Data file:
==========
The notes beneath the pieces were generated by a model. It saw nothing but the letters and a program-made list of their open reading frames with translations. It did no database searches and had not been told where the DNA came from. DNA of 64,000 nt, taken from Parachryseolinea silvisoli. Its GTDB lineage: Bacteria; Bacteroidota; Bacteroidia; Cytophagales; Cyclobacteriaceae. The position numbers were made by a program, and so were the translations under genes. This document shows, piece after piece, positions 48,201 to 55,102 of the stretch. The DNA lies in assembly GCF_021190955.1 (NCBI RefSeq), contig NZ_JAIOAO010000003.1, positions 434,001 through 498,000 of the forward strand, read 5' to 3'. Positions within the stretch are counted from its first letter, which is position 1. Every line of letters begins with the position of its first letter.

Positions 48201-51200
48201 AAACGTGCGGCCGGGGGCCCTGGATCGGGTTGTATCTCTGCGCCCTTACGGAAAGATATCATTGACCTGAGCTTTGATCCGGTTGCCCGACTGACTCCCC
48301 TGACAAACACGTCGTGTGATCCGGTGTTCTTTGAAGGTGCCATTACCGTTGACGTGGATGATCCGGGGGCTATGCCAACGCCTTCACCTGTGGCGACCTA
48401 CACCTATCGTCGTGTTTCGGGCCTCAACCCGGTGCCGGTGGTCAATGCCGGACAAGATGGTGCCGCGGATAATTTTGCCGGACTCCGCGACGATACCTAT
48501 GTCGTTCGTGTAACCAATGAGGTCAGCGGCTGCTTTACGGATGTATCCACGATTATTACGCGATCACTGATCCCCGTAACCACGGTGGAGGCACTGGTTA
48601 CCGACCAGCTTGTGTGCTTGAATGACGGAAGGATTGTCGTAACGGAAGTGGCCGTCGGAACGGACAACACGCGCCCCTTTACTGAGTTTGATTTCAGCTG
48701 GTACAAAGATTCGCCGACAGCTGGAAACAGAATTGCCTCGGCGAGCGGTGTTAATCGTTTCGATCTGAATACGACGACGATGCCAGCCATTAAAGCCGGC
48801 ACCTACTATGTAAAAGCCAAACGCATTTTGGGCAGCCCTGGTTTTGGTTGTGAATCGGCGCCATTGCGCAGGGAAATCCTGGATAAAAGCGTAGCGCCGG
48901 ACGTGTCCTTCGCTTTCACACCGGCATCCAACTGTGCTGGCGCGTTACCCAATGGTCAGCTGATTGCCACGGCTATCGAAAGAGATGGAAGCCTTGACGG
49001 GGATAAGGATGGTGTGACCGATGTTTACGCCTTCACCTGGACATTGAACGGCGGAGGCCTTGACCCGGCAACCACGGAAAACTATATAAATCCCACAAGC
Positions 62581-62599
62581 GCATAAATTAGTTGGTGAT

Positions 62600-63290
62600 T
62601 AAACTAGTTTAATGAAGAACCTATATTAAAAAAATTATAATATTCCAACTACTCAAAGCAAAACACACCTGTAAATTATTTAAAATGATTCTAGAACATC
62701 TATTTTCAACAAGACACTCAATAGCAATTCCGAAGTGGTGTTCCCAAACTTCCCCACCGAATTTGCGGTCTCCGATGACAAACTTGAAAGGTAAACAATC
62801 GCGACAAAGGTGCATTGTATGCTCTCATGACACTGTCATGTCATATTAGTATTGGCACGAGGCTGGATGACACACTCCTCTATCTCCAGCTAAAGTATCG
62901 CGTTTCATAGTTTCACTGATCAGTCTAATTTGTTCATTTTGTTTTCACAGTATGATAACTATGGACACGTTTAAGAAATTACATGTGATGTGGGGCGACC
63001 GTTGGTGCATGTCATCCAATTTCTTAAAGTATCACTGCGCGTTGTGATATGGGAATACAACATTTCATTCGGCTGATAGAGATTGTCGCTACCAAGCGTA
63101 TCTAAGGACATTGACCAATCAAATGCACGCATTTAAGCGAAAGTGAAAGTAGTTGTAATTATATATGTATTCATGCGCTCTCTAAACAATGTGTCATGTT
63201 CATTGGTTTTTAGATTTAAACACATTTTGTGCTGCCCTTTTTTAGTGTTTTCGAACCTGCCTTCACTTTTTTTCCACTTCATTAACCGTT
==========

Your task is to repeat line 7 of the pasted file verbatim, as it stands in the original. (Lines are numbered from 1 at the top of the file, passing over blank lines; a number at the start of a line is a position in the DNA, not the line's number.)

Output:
48601 CCGACCAGCTTGTGTGCTTGAATGACGGAAGGATTGTCGTAACGGAAGTGGCCGTCGGAACGGACAACACGCGCCCCTTTACTGAGTTTGATTTCAGCTG